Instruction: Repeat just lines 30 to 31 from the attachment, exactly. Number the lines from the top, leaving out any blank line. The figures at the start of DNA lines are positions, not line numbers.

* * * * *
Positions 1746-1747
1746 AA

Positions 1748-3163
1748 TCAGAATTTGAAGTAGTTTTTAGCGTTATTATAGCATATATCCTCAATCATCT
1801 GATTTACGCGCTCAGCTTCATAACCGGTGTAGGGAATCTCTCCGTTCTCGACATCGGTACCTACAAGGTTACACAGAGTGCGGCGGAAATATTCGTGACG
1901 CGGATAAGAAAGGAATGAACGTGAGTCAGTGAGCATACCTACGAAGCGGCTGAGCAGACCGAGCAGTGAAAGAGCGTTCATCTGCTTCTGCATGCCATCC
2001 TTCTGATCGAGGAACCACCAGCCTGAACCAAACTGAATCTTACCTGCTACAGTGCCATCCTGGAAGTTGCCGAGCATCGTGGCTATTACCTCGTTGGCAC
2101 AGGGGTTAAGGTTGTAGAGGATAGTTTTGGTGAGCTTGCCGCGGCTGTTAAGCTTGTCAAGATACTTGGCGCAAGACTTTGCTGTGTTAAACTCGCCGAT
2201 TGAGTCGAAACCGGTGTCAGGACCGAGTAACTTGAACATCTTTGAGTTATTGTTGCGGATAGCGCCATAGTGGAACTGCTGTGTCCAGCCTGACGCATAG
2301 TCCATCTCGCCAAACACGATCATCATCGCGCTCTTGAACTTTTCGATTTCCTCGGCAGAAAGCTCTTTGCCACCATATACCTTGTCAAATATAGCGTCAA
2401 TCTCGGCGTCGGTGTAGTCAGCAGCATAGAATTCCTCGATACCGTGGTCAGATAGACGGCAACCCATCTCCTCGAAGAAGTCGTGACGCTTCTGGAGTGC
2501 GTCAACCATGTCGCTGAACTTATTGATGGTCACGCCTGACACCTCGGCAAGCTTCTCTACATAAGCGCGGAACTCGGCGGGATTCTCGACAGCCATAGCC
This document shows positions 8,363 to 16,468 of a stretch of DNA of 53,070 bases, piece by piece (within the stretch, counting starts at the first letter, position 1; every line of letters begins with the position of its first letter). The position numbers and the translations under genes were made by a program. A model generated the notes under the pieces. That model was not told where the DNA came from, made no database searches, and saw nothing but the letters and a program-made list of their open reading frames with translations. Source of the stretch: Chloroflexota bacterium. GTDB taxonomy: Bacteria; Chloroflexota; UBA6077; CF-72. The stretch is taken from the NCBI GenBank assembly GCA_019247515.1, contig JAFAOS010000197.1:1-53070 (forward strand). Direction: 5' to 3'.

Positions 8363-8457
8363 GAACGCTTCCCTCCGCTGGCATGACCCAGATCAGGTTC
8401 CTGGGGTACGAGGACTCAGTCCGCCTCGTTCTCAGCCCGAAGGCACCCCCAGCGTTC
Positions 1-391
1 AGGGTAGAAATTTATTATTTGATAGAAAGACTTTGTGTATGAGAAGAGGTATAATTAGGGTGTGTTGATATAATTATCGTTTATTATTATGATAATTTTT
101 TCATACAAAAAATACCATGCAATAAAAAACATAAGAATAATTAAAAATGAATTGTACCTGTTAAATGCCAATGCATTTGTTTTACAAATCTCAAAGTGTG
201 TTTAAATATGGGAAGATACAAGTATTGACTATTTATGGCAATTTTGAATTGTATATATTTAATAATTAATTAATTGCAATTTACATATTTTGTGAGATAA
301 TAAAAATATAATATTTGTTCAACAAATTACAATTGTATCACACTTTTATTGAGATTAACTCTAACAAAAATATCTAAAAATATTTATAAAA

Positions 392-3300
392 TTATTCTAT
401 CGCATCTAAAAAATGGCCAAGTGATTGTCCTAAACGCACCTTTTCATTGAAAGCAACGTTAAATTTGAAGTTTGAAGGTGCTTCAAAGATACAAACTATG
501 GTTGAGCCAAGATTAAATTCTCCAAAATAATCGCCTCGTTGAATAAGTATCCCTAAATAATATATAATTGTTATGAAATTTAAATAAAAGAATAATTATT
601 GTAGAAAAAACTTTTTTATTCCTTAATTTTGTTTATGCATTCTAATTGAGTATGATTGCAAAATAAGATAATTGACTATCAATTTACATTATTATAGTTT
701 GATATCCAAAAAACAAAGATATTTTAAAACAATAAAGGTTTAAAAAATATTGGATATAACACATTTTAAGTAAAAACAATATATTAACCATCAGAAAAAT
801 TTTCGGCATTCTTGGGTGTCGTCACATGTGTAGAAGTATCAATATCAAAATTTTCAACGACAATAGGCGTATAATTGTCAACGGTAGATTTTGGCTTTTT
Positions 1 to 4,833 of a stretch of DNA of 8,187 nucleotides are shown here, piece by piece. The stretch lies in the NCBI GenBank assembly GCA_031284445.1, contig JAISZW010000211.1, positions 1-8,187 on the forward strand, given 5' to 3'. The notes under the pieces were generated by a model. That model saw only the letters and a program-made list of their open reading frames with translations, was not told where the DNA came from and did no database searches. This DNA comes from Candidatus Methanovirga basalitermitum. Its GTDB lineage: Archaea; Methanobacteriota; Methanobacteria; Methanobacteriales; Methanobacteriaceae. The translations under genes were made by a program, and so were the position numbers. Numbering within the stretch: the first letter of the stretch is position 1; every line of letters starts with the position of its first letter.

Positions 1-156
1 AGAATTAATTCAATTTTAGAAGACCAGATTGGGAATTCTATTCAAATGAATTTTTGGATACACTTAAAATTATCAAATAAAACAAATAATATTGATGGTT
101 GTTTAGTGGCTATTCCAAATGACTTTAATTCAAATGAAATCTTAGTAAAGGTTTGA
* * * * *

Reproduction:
Positions 1-156
1 AGAATTAATTCAATTTTAGAAGACCAGATTGGGAATTCTATTCAAATGAATTTTTGGATACACTTAAAATTATCAAATAAAACAAATAATATTGATGGTT